GREEN CAMP – “I want to be here,” the spokesperson for a group proposing a medical marijuana growing facility told community residents Thursday. Janet Breneman envisions an operation in this rural community southwest of Marion that would cultivate strains of medical marijuana that would target patients who have epilepsy and rheumatoid arthritis, among other ailments.
“We can’t come in here and stay for five years,” Breneman said, speaking of the commitment of her group, Green Provisions LLC. “We’re here for the duration.”
About 125 Green Camp township and village residents packed the meeting room at the Green Camp Township Complex to hear the proposal.
Breneman gave a 30-minute presentation and then answered questions for more than an hour about the proposal.to lease the former Parker Hannifin Hose Products Division plant, 2974 Marion-Green Camp Road. The 300,000-square-foot factory has been closed for 13 years.
Questions from the crowd ranged from concerns about security to how money generated by the operation would be used by the township. Trustees and residents agreed that road repair should be a priority.
The proposal calls for “a building within a building,” initially taking up about 25,000 square feet, she said. There would be a $3 million investment in a new roof, sandblasting and cleaning up the factory, she said. “In nine months, we’ll be up and running (once a license is issued).”
Projected numbers estimated by Breneman: First-year gross revenues of $15 million, an initial $2 million payroll and 25-30 full-time jobs for community members that would start at $15 per hour with full benefits. The number of jobs could expand if demand for medical marijuana in Ohio warrants it.
Parker Hannifin shuttered the Green Camp operation in 2004, resulting in the loss of almost 200 jobs. The plant produced wire-reinforced hydraulic hoses.
One resident expressed concerns about safety. “We’ll have a narcotic being grown yards from our homes,” he said, wondering if the plant would attract thieves.
Breneman said that crime has actually gone down in areas around other marijuana-cultivation operations, noting that marijuana dispensaries — not part of the Green Camp proposal — are where the thefts more typically occur. That’s a separate licensing area under state law. Furthermore, the state has strict security requirements for cultivation sites.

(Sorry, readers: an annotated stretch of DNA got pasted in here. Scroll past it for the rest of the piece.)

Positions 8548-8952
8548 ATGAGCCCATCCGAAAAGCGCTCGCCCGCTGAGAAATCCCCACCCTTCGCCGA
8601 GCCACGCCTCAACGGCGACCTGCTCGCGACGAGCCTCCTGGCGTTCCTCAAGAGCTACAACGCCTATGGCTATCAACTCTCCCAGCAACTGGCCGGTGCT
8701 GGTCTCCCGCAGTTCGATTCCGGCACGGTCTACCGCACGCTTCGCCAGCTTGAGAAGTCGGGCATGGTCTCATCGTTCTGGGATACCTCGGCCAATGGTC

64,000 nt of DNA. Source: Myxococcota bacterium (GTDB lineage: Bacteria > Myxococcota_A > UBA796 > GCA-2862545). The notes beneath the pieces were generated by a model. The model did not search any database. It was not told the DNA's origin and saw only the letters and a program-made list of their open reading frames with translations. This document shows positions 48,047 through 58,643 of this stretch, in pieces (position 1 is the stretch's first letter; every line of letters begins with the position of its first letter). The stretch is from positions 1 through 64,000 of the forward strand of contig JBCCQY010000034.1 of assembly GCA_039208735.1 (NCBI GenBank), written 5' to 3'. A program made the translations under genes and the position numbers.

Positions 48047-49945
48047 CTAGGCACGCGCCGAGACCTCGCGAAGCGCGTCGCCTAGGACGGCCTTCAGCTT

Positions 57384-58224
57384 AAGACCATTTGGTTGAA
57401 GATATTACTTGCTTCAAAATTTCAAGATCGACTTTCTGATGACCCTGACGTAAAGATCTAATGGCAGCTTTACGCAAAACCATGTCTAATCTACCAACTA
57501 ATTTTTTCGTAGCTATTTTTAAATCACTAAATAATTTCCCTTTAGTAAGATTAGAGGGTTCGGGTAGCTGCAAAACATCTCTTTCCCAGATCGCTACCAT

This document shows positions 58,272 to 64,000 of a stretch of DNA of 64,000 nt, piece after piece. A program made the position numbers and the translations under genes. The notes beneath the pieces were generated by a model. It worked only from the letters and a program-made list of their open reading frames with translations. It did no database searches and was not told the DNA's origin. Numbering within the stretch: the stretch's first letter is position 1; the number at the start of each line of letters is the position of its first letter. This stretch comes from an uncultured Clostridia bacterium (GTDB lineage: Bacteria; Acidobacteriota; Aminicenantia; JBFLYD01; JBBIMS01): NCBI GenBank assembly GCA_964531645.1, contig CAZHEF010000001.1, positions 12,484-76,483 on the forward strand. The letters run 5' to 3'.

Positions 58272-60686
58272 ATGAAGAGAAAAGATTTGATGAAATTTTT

“We are going to protect ourselves, just like any business,” she said. There will be a security system, a security guard and access to the building will be via keypad entry.
“What are the negatives?” a resident asked.
Because of the legal requirements and the fact that it will be “very highly regulated,” Breneman said, “As long as everything is on the up and up, there should be no negatives.” Each marijuana plant that is grown will be tracked by its DNA, so where it is going and how it is used will be monitored, she said.
All employees would have to, under state regulations, pass a background check and be fingerprinted, she said. The members of the Green Provisions group also must undergo background checks and place $500,000 in escrow for insurance.
According to the presentation, marijuana would be grown there and shipped out, Brenaman said. The operation could be expanded to include extraction of the cannabis oil, she said.
About 90 percent of the former Parker Hannifin site is in the township; 10 percent is in the village of Green Camp. Although that means the township would benefit financially, provisions would be made for the village, Breneman said.
“We do not want you to incur costs from what we do,” Breneman said in response to concerns that the operation would strain the village’s wastewater budget.
Township Trustee Chairman Tom Myers told the standing-room-only crowd that Thursday’s meeting was for informational purposes. Myers said earlier that a decision could come at the township’s Monday, May 15 regular meeting.
If trustees don’t give their approval, the group will seek to open its facility in Delaware County, Breneman said. Green Provisions initially looked at a site there, but didn’t get approval from Delaware City Council, she said. However, that council has reversed that decision, and that would be the fall-back plan, she said. “Green Camp is our first choice, that is Plan A.”
One resident elicited applause when he said that township residents should get to vote on whether trustees should give the project their blessing. When Breneman asked for a show of hands of those who supported the proposal, more than half the crowd raised their hands.
Even if Green Camp Township gives its blessing to the project, operators still have to apply to the state for a cultivator’s license, Breneman said.
The Ohio Department of Commerce finalized its rules on grow sites in April, ahead of a statutory May 6 deadline. Under the rules, the commerce department may award up to 12 Level I cultivator licenses and up to 12 Level II cultivator licenses prior to Sept. 9, 2018.
Level I cultivators are permitted to operate an initial marijuana cultivation area up to 25,000 square feet. Level II cultivators are permitted to operate an initial marijuana cultivation area of 3,000 square feet.
The state regulations are intended to avoid a monopoly — no cultivator could own more than one site, and they have to be spread across Ohio. Large sites would pay a $20,000, one-time, nonrefundable application fee and $180,000 licensing fee annually. Smaller sites would pay a $2,000 initial application fee and an $18,000 licensing fee each year.